Job-Hunting: Qualities to Look for in Your Manager


You can tell a lot about a workplace by the conduct of its managers. If you find a job that seems too good to be true, just chat with one of the managers for ten minutes. Get a feel for how they view things like work-life balance, how to reward employees for hard work, and how to address downtime in the office. You might find out a lot about the workplace before you even sit down for an interview.

You’d be surprised at how many awesome jobs out there are sullied by bad managers. On the other hand, you’d also be surprised at how many supposedly-difficult jobs are actually made more enjoyable and rewarding by top-notch upper management. Let’s look for the strong qualities you should seek out in your manager.

Respect for Workers’ Free Time

Does this manager have respect for their employees’ free time? Does this business want to pay for butts in seats for eight hours, or do they just want the work done correctly and well?

Most modern office jobs don’t require workers to actually be in the office for eight hours a day. When your work is done, it’s done. Why fake looking busy when you’ve already finished your work?

This goes into things like breaks and lunches, too. If a manager constantly expects employees to drop everything to get back to their desk, then the workplace culture may be toxic. A culture of work-obsessed, productivity-focused drones is less truly productive than engaged, happy, and respected workers.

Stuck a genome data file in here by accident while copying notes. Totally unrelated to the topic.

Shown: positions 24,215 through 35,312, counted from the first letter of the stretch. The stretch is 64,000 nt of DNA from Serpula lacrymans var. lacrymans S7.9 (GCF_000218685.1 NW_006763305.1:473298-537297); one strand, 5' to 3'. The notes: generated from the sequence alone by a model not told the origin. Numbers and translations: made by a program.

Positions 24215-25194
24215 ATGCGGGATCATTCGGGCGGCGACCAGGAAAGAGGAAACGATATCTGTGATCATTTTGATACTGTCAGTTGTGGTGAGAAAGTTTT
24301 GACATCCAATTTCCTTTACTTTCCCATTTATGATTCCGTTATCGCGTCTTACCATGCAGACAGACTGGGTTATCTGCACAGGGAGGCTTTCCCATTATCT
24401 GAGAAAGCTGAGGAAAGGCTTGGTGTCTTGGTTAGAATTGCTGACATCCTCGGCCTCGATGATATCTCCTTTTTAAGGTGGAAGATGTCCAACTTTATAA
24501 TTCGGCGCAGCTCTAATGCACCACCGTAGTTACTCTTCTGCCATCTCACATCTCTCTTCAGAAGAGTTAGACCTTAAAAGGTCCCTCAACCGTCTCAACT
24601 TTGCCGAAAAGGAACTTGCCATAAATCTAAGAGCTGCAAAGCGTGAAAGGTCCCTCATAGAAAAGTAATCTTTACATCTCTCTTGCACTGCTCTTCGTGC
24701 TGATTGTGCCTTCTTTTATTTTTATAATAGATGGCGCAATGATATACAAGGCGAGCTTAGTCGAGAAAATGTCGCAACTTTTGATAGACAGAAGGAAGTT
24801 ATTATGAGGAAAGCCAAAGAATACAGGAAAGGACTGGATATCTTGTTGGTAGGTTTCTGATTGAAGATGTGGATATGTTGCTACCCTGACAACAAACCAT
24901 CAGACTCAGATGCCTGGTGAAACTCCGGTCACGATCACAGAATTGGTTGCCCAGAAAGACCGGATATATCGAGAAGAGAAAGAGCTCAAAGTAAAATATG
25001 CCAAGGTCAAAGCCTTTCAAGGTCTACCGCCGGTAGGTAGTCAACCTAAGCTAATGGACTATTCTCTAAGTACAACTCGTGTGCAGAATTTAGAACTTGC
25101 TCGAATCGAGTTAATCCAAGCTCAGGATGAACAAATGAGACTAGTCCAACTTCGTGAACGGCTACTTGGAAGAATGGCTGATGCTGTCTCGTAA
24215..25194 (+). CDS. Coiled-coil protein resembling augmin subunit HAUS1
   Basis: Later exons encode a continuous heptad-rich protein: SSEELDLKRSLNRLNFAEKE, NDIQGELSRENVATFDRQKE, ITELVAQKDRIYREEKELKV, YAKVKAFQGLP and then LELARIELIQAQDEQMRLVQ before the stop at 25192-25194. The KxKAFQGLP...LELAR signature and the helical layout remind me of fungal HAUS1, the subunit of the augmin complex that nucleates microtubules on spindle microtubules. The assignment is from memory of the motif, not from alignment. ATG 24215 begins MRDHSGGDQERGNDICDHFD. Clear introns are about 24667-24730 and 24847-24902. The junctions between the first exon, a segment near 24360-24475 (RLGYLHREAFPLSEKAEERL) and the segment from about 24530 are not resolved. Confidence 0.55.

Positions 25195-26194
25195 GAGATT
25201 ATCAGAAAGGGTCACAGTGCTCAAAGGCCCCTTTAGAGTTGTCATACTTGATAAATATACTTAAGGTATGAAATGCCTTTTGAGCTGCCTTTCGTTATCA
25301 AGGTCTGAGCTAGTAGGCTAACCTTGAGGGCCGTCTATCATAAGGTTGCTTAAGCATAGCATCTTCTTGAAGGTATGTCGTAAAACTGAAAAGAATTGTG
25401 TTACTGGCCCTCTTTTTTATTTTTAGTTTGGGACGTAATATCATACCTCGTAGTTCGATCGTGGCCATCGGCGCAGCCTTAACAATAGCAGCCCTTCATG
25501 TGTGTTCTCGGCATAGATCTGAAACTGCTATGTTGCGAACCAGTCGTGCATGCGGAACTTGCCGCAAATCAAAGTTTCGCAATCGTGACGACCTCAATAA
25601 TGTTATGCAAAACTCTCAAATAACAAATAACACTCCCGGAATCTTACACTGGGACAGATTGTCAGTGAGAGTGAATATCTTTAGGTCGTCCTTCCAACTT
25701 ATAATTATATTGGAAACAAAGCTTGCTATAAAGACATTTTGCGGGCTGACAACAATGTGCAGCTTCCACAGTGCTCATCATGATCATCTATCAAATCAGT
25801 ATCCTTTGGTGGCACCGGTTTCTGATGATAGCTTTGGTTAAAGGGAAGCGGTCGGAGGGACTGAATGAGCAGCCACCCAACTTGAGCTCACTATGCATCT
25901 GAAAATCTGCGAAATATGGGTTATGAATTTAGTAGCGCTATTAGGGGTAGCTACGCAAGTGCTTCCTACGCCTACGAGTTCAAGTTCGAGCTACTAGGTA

Work-Life Balance

Does this manager expect people to take work home with them? This is even more pervasive in the modern era with people working from home due to the pandemic. Some managers expect employees to be “on” all the time. If your manager expects you to answer work emails hours after your workday ended, this is a red flag of their disregard for your home life.

Well-rested and refreshed employees work much more efficiently than workers who are always expected to be “on”.

Rewarding Good Behavior

Does this manager enjoy punishing misconduct more than rewarding good behavior? If so, you know that they’re likely making the entire workplace’s culture toxic. A proper focus on employee conduct will reward hard work, loyalty, and high-quality performance. When people are motivated by respect and kindness, instead of fear, they perform better.

Managers should also take this advice to heart. You’ll catch more flies with honey than with vinegar. Why be a tyrant when studies have shown that workers react better to positive reinforcement? Take these words to heart and watch your workplace transform.